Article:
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Gina-Marie Cheeseman headshot

Americans Throw Away Too Much Food

Growing up, I learned early on from my parents and grandparents that a "sell by" date does not mean that the product is not safe to eat. The nose is quite an effective instrument in determining if food is safe to eat. Apparently, many Americans take the sell-by date as Gospel truth. A recent paper by the National Resources Defense Counsel (NRDC) found that American families throw out approximately 25 percent of the food and beverages they buy, costing an estimated $1,365 to $2,275 a year for a family of four. Confusion over label dates is one reason listed by the report as why people throw so much food away.

A total of 40 percent of food in the U.S. ends up uneaten, which amounts to over 20 pounds of food per person every month. Americans are throwing away the equivalent of $165 billion a year. Americans waste 10 times more food than Southeast Asians, up 50 percent from the 1970s. Throwing away that much food causes problems. Uneaten food is the single largest component of U.S. municipal solid waste (MSW), and accounts for almost 25 percent of U.S. methane emissions. Food making it from a farmer's field to plates takes up 10 percent of the total U.S. energy budget, uses 50 percent of U.S. land and accounts for 80 percent of all freshwater consumed in the U.S. There is another reason why throwing away that much food is not a good idea: Reducing food losses by 15 percent would feed over 25 million Americans a year. One in six Americans today are food insecure.

Losses occur in every part of the food supply chain in the U.S. starting with farming. There is one main cause for food loss on farms: not harvesting some crops. There are several reasons why farmers may not harvest a crop:

  • Low market prices may make it more cost efficient to not harvest when the costs of labor and transportation are factored in

  • Hedging against weather or pests or speculate on high prices can lead to bumper crop years, making it not cost efficient to harvest all of a crop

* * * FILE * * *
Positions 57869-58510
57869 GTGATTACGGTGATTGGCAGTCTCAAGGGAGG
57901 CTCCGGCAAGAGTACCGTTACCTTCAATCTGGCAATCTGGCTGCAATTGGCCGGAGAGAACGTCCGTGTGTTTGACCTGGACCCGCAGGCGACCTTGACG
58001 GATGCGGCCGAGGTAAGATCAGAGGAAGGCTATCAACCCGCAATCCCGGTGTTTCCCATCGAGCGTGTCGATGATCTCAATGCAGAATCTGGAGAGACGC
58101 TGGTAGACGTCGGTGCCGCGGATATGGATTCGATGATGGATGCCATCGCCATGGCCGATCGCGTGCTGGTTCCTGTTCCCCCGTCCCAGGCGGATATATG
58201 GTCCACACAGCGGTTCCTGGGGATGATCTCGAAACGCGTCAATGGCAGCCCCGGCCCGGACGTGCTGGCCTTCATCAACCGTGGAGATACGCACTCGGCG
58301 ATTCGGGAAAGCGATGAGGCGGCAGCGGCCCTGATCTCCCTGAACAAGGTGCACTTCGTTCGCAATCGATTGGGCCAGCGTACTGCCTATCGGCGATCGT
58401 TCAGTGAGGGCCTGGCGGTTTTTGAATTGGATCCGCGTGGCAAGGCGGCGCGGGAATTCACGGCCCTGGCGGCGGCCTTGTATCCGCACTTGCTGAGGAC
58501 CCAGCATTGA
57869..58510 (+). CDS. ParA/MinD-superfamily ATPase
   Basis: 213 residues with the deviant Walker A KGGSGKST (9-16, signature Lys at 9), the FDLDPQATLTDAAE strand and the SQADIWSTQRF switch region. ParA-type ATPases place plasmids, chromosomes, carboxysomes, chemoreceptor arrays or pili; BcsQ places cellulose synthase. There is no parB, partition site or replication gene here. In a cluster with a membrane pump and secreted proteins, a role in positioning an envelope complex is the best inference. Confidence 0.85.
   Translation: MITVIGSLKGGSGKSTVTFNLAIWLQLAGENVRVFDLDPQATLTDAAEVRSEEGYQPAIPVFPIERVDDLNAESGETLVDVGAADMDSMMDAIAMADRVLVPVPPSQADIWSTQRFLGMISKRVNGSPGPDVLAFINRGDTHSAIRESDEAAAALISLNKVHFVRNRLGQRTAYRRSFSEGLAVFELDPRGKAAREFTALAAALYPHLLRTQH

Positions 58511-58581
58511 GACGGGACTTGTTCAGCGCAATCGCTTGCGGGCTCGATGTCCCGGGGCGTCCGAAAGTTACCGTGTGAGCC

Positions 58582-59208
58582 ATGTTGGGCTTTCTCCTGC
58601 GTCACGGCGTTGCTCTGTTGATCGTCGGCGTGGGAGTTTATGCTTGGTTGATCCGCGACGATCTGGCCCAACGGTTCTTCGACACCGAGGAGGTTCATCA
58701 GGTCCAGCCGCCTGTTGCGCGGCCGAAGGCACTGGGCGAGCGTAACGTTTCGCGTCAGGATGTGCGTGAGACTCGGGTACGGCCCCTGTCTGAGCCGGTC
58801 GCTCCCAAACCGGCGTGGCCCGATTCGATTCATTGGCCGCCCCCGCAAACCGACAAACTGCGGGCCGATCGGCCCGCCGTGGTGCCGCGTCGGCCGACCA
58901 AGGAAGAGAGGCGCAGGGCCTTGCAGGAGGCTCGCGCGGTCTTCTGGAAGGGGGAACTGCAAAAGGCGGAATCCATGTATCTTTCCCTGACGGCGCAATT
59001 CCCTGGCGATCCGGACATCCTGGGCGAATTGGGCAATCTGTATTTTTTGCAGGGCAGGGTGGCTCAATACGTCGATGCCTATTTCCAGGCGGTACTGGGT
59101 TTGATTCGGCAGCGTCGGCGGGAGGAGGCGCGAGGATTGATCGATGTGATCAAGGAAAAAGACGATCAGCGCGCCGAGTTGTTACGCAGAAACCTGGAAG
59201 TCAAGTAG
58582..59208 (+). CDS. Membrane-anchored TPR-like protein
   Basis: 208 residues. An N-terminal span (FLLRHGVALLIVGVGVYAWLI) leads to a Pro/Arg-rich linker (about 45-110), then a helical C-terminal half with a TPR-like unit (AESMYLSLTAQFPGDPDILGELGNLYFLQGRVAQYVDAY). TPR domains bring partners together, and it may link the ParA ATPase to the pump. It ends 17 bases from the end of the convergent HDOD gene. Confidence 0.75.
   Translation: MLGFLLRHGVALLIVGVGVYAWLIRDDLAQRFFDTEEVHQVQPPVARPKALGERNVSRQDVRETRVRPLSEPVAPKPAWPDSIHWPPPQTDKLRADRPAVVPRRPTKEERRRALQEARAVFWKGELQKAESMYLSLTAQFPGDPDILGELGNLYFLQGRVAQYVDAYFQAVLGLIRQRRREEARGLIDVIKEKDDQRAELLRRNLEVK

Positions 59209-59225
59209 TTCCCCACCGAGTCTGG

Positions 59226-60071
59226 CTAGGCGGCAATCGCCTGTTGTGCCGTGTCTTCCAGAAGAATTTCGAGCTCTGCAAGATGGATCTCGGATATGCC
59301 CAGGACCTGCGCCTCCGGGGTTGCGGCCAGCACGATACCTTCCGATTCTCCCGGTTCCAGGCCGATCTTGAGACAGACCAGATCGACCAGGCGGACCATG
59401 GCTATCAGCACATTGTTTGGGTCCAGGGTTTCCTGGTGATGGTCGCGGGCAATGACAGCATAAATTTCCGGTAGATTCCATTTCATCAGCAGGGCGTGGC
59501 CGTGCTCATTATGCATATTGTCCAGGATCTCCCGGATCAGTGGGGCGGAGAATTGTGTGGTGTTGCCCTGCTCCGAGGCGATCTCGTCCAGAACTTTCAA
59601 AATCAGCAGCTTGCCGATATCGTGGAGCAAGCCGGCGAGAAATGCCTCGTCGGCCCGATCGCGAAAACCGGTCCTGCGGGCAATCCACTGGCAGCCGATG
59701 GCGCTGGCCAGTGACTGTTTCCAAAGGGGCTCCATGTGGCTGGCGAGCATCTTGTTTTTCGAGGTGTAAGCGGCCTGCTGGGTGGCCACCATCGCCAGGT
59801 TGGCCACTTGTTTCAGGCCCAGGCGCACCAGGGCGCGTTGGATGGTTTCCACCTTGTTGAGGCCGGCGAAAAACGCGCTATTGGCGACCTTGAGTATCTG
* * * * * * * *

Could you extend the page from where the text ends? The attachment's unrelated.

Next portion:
In stores, losses in the U.S. totaled an estimated 43 billion pounds in 2008, equivalent to 10 percent of the total food supply at the retail level. The USDA estimates that supermarkets lose $15 billion a year in unsold fruits and vegetables. The causes of food losses in the retail sector include overstocked product displays, expired 'sell by' dates and produce arriving in preset quantities that are too much for consumer demand.

Food waste in the restaurant industry is also a big problem. About four to 10 percent of food purchased by restaurants becomes kitchen loss before reaching the consumer. Diners also waste food. Some of the food served is never eaten because the portions served are too big. Diners leave, on average, 17 percent of meals uneaten and 55 percent of these potential leftovers are not taken home. Portion sizes have increased over the past 30 years. From 1982 to 2002, the average pizza slice increased 70 percent in calories, and the average chicken caesar salad doubled in calories.

The importance of food recovery
Food recovery is one means of reducing food loss, and it includes gleaning from fields, collecting food thrown into dumpsters by grocery stores, and stores donating food to non-profit organizations. The Bill Emerson Food Donation Act, signed into law in 1996 by then President Clinton, protects donors from food safety liability when donating food to a non-profit organization. There is a low awareness about this law. Transportation can also be an obstacle when it comes to stores donating food. Some food banks just don't have the resources to collect donated food.

Photo: Flickr user, Nick Saltmarsh

Related post: Will Banning Food Waste From Landfills Change Anything?

Gina-Marie Cheeseman headshotGina-Marie Cheeseman

Gina-Marie is a freelance writer and journalist armed with a degree in journalism, and a passion for social justice, including the environment and sustainability. She writes for various websites, and has made the 75+ Environmentalists to Follow list by Mashable.com.

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